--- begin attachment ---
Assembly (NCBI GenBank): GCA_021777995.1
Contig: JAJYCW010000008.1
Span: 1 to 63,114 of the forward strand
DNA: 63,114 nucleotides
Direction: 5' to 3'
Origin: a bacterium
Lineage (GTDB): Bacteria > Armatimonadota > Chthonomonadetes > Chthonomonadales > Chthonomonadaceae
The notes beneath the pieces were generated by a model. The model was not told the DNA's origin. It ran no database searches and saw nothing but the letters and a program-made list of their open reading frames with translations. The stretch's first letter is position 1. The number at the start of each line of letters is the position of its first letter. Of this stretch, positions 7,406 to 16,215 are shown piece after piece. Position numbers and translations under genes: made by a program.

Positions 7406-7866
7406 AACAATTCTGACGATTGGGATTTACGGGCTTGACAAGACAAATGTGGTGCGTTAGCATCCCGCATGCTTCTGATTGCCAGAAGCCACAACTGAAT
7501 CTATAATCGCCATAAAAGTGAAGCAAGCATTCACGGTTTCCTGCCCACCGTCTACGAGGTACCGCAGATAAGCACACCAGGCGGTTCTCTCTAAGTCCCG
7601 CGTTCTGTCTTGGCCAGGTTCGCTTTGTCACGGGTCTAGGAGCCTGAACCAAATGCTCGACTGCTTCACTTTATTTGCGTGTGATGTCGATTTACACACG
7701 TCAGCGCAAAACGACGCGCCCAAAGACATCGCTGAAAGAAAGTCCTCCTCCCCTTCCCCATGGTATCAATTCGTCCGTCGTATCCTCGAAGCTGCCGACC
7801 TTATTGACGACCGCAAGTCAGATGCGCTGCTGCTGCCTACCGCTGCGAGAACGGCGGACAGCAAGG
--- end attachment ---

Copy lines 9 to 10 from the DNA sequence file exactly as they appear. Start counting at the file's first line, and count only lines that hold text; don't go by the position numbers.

Positions 7406-7866
7406 AACAATTCTGACGATTGGGATTTACGGGCTTGACAAGACAAATGTGGTGCGTTAGCATCCCGCATGCTTCTGATTGCCAGAAGCCACAACTGAAT